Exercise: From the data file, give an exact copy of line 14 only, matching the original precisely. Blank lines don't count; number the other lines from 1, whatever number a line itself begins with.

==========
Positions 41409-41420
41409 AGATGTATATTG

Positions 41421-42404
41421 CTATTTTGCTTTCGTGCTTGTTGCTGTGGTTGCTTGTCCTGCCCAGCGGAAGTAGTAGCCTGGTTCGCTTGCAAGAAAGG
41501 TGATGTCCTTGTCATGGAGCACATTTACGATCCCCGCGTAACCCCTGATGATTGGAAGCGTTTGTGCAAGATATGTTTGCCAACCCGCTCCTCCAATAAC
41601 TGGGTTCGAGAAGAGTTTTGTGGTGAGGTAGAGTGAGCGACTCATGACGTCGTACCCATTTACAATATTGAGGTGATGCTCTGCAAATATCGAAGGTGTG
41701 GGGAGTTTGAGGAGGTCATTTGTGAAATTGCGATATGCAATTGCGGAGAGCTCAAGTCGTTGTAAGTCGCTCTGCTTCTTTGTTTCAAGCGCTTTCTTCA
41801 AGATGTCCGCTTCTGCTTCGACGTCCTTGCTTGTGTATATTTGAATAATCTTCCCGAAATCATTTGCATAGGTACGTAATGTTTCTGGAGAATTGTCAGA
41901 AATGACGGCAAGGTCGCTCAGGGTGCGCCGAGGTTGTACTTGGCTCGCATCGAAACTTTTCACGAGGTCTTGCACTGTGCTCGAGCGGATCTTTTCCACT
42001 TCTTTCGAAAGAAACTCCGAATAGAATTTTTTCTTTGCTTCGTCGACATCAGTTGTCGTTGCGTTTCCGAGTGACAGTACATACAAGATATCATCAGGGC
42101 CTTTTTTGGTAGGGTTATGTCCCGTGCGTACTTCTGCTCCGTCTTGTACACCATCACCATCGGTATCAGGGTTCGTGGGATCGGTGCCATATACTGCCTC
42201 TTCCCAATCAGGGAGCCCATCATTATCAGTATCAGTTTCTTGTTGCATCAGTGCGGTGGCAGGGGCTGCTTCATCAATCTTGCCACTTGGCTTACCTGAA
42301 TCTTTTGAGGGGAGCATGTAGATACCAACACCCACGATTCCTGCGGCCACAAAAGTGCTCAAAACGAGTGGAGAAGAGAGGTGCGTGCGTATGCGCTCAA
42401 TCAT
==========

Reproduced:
42401 TCAT